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Diet: Warrior's 14-Day CKD for Pre-Cycle Priming :.

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  • Diet: Warrior's 14-Day CKD for Pre-Cycle Priming :.

    Alright, my intentions here are to provide a plan for something I preach about all the time: a pre-cycle prime. The goal before starting a bulking phase is to get your self prepared mentally and physically for the surge of nutrition, heavy and progressive training and, if so desired, anabolic hormones.

    Starting a cycle with too much fat puts you at a disadvantage - a greater likliness to gain fat over muscle while over-feeding(Forbes); whereas a relative contribution of lean and fat mass in weight change is influenced by the initial body fat content. To complicate an anabolic cycle, increased interaction with aromtase occurs in overweight people. High body fat levels are linked to insulin resitance and metabolic disorders - not good for proper calorie partitioning and muscle gain.

    I hate to be one to preach a problem without providing a solution... so this is my solution. It's tried a true. If your bodyfat is too high, try a couple cycles through this 14-Day CKD before your next cycle. Let me know how you do and any changes you made along the way. I would suggest at least three to four rotations (6-8 weeks) before you begin your cycle. It's not difficult, it just takes consistancy and discupline to stick to it... all the while you should be getting pent up to start your AAS-assisted growth spurt.

    Have fun!

    Warrior’s 14-Day CKD for fat loss
    November 06th, 2007

    Carbohydrate cycling is an effective method for bodybuilders who want to lose fat while preserving a lot of muscle. Two dietary periods are used: glycogen depletion and carbohydrate loading. During carbohydrate restriction, a state of ketosis develops as stored glycogen in liver and muscle tissue depletes. This accelerates fat as a source of energy – consumed through the diet or stored within adipose tissue. I recently finished a 14-day cyclic-ketogenic diet to illustrate how this works. Prior to beginning, I did a seven-day CKD variation for a few weeks, then detrained (no training) for one week. I started at 248 pounds; target weight was 228, glycogen loaded. I ended at a hard 227, glycogen loaded and drug free.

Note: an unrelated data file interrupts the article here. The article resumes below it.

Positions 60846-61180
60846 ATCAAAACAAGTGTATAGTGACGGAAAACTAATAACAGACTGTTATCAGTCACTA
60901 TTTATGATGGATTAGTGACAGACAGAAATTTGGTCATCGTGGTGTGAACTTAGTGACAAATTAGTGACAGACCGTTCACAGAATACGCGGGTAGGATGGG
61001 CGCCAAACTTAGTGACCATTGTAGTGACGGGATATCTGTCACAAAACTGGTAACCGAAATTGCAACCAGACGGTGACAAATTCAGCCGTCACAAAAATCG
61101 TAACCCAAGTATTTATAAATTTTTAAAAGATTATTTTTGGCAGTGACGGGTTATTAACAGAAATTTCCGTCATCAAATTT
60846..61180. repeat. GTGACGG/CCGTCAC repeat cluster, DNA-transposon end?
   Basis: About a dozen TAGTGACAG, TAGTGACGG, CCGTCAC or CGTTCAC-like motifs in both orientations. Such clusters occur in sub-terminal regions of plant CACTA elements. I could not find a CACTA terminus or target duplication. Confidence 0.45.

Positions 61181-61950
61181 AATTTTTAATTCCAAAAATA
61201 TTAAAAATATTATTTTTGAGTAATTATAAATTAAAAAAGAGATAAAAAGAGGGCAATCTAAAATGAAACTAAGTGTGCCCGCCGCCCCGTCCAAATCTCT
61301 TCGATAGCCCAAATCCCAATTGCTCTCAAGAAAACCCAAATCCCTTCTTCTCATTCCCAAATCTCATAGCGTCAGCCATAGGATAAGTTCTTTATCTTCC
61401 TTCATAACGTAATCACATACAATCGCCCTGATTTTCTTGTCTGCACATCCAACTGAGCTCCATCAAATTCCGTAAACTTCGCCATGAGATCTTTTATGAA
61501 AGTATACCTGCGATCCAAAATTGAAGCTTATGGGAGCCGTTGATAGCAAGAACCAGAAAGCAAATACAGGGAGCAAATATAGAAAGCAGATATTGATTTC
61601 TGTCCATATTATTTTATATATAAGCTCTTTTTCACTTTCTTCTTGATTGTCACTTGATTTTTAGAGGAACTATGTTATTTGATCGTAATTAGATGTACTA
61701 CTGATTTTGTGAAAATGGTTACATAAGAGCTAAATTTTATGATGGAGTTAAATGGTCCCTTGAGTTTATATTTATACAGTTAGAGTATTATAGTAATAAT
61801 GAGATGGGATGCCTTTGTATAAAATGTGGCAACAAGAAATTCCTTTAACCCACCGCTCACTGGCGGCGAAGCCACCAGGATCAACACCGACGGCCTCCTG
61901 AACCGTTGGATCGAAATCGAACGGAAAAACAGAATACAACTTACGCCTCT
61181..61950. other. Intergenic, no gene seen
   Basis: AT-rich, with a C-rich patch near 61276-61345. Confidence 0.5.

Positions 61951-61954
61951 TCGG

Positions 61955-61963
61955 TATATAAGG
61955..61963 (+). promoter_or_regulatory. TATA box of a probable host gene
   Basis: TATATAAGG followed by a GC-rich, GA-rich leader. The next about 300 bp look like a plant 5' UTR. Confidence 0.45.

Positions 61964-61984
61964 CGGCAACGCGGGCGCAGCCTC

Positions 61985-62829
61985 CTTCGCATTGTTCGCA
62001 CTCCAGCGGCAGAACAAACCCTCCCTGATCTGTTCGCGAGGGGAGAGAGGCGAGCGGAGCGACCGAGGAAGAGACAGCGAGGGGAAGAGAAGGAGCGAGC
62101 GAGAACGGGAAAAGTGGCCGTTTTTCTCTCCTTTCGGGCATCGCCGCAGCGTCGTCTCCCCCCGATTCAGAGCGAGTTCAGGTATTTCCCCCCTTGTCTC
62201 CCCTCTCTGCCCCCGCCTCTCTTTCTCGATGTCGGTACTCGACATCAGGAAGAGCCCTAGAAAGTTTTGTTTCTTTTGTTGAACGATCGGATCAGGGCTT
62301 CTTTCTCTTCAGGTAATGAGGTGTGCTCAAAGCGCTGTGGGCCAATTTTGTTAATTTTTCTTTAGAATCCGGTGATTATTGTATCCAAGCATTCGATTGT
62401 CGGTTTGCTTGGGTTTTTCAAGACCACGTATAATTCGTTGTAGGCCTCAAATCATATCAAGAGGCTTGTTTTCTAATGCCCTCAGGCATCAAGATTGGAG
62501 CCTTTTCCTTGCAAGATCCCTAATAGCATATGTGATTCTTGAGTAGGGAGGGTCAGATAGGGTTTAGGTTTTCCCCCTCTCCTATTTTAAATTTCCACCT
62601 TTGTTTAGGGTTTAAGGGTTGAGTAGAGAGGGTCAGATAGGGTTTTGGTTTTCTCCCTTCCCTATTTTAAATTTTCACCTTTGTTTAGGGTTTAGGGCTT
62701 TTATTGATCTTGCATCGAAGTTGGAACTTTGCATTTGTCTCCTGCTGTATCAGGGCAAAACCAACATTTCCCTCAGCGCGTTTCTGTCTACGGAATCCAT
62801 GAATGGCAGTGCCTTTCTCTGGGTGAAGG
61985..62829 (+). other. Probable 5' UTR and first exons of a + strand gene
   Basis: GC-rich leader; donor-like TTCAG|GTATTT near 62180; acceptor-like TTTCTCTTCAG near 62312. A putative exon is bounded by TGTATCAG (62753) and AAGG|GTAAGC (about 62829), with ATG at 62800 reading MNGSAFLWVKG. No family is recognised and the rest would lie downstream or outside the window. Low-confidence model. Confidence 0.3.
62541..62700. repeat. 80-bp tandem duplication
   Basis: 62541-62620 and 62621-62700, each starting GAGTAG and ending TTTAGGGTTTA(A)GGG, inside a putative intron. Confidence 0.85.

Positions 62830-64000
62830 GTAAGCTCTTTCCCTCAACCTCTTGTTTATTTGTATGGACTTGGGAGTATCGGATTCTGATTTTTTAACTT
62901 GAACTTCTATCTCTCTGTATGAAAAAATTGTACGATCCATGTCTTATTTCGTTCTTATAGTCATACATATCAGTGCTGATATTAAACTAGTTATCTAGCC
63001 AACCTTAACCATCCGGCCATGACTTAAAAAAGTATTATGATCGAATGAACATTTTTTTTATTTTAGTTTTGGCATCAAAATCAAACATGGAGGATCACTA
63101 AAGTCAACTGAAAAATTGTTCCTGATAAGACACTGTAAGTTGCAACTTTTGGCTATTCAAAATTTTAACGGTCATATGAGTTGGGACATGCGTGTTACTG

The 14-day CKD plan consisted of two, week-long, phases. The first week, a glycogen depletion period is interrupted with a mid-phase carbohydrate meal. An evening carbohydrate load partially replenishes glycogen; right after, it is back to depleting again. This carbohydrate intervention is used to help further deplete glycogen by only briefly exiting ketosis. The temporary exodus allows a brief transfer back to preferring carbohydrates for fuel – to scrape the glycogen barrel – then a quick return back into ketosis for optimal fat burning. This maximizes fat burning and muscle retention.

    Glycogen super compensation is attempted every 14 days with a carbohydrate load. Near the conclusion of the second week, a full 36-hour carbohydrate load begins the evening after a full-body depletion routine. The day after the carbohydrate load is a strong power routine with a high-carbohydrate diet at a maintenance caloric intake – to help top off glycogen while providing an opportunity to maintain strength levels. Then the 14-day cycle is repeated.

    Warrior’s 14-day CKD: integrated diet and training strategy

    ============FIRST HALF============
    Day 1: Moderate Carb: 60 minutes of cardio; abdominal/calve training.
    Day 2: Low Carb: Chest and Back Giant Sets; 30-45 minutes of cardio
    Day 3: Low Carb: Quads and Hamstring Giant Sets; 30-45 minutes of cardio